“A weary man who has been hunting with friends and now wishes to present the day's catch to the king,” he interrupted.
Cailinn blushed again. “The castle can be found if one follows the road past Obertown, my lord.”
“You have my thanks, and my rabbit, if I may.” He got down from his saddle and lay out the rabbit gently on his palms.
Cailinn approached the gate shyly. “My lord is too kind.”
But before she could receive her token of thanks, a creak turned everyone's attention to the house, from where Kirra emerged, clad in her plain grey tunic.
“What's all this noise?” she yelled as she eyed the strangers with suspicion. “Who might you all be?”
“Is this... a sister?” asked the man, sounding surprised. When Cailinn nodded, he jumped over the fence, startling her.
“I am the prince and these are my companions. I mean to wed your sister,” he addressed Kirra with a gracious bow. “My first gift to you,” he continued as he handed her the dead rabbit. “And certainly not the last.”
Kirra grasped onto the rabbit greedily, as if the prince might snatch it back. “The prince, you say? What might the likes of you be wanting with my sister?”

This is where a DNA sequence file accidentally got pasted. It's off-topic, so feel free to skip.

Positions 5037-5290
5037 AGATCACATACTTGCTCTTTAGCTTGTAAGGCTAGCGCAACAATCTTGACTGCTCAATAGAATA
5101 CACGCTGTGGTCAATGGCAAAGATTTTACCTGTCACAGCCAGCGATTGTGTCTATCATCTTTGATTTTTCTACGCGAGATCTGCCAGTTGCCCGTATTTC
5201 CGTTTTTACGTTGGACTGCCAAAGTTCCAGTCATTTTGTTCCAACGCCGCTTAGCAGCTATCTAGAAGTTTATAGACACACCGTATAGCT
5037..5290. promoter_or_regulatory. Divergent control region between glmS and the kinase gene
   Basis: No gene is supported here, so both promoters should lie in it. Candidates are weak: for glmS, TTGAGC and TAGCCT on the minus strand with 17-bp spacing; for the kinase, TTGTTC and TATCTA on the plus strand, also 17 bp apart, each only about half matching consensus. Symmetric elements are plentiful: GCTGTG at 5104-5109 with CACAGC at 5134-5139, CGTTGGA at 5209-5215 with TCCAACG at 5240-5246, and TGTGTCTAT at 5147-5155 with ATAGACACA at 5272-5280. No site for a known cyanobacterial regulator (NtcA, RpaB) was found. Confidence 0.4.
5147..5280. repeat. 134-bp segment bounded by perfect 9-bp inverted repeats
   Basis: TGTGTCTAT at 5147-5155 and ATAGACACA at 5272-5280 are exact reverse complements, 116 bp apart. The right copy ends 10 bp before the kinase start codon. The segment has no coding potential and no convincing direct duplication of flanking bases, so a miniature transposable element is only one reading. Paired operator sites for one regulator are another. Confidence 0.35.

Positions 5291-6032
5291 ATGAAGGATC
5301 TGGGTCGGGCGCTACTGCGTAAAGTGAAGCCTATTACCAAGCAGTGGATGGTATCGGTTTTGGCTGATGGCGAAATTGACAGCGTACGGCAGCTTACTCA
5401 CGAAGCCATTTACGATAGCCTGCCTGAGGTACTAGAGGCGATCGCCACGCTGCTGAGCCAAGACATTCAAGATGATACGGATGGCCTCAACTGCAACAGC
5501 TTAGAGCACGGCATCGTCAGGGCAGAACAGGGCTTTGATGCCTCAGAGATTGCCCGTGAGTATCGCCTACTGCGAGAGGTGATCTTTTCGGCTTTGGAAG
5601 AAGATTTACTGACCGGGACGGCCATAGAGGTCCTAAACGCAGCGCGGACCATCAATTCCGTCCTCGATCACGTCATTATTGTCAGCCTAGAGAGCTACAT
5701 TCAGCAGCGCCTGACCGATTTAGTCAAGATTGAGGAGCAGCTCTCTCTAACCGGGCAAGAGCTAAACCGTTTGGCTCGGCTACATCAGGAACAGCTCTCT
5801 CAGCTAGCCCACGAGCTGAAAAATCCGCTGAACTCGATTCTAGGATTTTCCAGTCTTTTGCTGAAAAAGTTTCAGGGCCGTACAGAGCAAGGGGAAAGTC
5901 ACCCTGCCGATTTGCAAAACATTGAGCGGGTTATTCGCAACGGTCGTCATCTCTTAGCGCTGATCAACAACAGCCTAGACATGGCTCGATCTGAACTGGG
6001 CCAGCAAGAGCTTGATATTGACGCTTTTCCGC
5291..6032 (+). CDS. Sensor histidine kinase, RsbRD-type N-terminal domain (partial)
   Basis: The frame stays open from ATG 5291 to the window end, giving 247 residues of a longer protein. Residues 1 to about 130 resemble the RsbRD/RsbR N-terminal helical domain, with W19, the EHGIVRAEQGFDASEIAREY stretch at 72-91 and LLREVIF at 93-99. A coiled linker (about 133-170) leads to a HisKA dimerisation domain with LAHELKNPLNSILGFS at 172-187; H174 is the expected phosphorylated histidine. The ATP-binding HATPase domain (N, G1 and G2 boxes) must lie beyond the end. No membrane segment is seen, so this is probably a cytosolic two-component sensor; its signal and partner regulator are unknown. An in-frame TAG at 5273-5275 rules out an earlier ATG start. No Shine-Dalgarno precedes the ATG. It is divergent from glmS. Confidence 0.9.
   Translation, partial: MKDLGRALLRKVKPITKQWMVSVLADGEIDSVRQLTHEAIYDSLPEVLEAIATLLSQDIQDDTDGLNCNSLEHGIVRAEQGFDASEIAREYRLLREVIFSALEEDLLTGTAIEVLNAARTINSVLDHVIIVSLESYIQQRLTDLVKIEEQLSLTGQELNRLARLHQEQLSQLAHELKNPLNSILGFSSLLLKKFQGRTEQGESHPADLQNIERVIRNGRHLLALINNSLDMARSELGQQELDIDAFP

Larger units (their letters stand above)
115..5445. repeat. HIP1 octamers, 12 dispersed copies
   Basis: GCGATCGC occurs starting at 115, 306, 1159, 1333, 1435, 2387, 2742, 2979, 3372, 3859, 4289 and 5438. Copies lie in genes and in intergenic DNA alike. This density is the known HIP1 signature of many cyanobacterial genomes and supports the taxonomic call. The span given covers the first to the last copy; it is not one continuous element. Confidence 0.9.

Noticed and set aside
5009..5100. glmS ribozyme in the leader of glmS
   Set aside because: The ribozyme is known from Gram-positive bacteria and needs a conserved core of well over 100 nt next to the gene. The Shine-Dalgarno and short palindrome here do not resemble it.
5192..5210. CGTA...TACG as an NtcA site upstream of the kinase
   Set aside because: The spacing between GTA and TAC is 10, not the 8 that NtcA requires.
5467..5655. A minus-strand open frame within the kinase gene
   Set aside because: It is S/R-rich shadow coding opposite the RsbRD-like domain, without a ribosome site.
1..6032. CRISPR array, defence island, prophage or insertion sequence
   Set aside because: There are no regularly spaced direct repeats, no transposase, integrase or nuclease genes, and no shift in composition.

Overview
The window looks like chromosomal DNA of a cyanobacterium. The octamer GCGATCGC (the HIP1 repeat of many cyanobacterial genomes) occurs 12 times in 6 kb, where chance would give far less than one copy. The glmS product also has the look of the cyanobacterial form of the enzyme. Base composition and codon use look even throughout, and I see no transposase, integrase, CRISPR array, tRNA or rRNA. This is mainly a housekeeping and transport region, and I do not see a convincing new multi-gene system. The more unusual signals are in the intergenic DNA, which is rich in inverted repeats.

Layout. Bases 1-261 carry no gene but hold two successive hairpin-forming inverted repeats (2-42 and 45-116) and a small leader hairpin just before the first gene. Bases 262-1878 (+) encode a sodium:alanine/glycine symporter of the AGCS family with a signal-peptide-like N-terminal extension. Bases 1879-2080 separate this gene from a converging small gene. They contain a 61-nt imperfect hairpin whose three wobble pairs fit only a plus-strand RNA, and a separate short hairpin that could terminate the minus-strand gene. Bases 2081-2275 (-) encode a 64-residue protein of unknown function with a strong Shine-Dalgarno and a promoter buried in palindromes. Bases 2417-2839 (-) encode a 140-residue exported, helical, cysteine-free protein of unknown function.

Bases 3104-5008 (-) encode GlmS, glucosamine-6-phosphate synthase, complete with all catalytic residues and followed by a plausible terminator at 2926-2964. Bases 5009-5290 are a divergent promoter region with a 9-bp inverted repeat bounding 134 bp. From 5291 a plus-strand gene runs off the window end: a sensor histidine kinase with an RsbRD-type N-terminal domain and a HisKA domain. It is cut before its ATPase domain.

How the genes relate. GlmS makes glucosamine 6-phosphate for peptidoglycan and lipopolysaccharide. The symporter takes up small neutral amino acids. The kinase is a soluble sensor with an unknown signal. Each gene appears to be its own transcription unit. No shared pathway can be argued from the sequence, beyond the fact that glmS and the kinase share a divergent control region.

The prince bowed again before proceeding. “At our court we keep a sage old man who sees the future. He has served us well and good thus far. It was his counsel that I lead my friends on a long hunt across the kingdom, looking for the fairest maiden a man may ever lay his eyes upon, and to wed her after a fortnight. The wedding would signal the prosperity of our kingdom for a long time to come, if the chosen bride has also a fair heart within her.”
Kirra was as unconvinced as the dead rabbit in her grip. “How would you know if my sister has a fair heart?”
“My prince is too courteous,” cried a man from the hunting party. His hat concealed part of his face, but one could see he was not the handsomest man in the kingdom. “He has left out the part about the ugly sister! The fair bride who keeps an ugly woman for a kin. It must needs be this household the old man spoke of indeed.”